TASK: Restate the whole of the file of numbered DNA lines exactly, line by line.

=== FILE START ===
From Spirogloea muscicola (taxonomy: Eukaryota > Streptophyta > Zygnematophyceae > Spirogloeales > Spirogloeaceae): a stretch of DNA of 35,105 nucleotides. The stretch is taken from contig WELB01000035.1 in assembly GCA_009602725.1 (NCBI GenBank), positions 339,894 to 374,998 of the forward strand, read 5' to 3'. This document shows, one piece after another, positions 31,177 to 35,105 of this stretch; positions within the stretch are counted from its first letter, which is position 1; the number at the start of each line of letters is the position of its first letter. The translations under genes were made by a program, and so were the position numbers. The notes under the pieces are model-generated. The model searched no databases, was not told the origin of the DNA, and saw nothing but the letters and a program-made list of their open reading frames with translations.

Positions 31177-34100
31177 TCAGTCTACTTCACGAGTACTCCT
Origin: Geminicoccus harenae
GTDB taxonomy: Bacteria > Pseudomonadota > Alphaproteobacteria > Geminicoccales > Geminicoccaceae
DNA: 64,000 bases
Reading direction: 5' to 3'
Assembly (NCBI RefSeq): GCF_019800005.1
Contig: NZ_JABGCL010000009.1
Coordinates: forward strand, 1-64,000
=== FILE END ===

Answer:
From Spirogloea muscicola (taxonomy: Eukaryota > Streptophyta > Zygnematophyceae > Spirogloeales > Spirogloeaceae): a stretch of DNA of 35,105 nucleotides. The stretch is taken from contig WELB01000035.1 in assembly GCA_009602725.1 (NCBI GenBank), positions 339,894 to 374,998 of the forward strand, read 5' to 3'. This document shows, one piece after another, positions 31,177 to 35,105 of this stretch; positions within the stretch are counted from its first letter, which is position 1; the number at the start of each line of letters is the position of its first letter. The translations under genes were made by a program, and so were the position numbers. The notes under the pieces are model-generated. The model searched no databases, was not told the origin of the DNA, and saw nothing but the letters and a program-made list of their open reading frames with translations.

Positions 31177-34100
31177 TCAGTCTACTTCACGAGTACTCCT
Origin: Geminicoccus harenae
GTDB taxonomy: Bacteria > Pseudomonadota > Alphaproteobacteria > Geminicoccales > Geminicoccaceae
DNA: 64,000 bases
Reading direction: 5' to 3'
Assembly (NCBI RefSeq): GCF_019800005.1
Contig: NZ_JABGCL010000009.1
Coordinates: forward strand, 1-64,000